A large dust storm swept over the Valley on Thursday evening followed by a heavy rainstorm. This type of weather is typical for Arizona, especially during late summer months. Driving a car during a dust storm or haboob is dangerous. Objects and plants fly across the road at high speeds, trees can topple over, and visibility is incredibly low. These storms may not last a long time, but many things can go awry in a short time. Heavy rain will often follow a dust storm, turning the dusty remnants into mud and further decreasing a driver’s visibility.
What to do if you are driving when a dust storm hits:
· First of all, do not attempt to drive in a dust storm if you are already safely indoors.
· If you happen to be in a car, then turn on your headlights and search for an exit.
· If driving on a highway or freeway, exit the roadway as soon as possible and park in a parking lot until the storm passes.
What is the difference between a haboob and a dust/sand storm?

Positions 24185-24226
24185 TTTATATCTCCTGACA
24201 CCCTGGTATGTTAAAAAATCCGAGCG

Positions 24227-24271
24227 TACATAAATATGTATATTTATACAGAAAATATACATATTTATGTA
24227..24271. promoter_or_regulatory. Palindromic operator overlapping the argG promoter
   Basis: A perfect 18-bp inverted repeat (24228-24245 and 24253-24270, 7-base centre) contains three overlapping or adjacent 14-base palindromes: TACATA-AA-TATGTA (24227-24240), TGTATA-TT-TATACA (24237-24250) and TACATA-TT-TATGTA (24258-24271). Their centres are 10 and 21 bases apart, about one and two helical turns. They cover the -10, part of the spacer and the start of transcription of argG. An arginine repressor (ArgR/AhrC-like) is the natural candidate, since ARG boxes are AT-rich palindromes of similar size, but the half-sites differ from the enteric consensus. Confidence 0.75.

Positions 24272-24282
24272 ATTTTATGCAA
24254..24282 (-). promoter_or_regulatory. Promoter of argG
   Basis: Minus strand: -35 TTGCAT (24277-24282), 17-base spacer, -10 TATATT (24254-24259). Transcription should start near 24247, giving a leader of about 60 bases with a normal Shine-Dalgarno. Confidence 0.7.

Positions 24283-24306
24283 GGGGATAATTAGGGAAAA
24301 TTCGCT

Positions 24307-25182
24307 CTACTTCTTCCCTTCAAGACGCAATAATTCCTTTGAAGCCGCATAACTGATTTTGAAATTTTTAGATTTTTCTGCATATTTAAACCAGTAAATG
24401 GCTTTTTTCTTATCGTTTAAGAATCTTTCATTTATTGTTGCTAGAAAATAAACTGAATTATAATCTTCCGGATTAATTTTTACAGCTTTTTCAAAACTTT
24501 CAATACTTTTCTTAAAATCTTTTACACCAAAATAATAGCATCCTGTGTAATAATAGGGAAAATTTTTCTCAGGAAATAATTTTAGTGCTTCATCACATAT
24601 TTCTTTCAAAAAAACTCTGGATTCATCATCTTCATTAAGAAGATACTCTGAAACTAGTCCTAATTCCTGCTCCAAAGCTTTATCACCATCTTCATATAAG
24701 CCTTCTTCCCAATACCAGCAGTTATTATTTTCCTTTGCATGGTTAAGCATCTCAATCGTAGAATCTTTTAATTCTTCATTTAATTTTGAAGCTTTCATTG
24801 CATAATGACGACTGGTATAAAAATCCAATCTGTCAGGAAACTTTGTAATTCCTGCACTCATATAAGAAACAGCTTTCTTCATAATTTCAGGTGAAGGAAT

A haboob is a large wall of dust that hails from the desert. It is a centralized storm that can lift dust up to 5,000 feet in the air. The storm is accompanied by thunderstorms and lightning. The first haboob to hit Arizona was recorded in 1972, but many meteorologists assume that haboobs have swept across the landscape decades before that.
A dust storm spans across a large area and is much lower to the ground. Dust storms often occur after a long period of drought, which makes the dust easier for the wind to catch. That classic Western image of a tumbleweed blowing in the wind? It was probably captured during a dust storm. Dead, skeletal desert plants—or tumbleweeds—make their way across Arizona roads during every dust storm or windy day.
It certainly appears as though the Arizona weather has no regard for seasons. Any local or visitor would notice this after stepping outside. Temperatures fluctuate from chilly nights to hot afternoons regardless of the season. This is a perfect breeding ground for abnormal weather patterns. It is best to use caution when driving on roadways during any type of desert storm.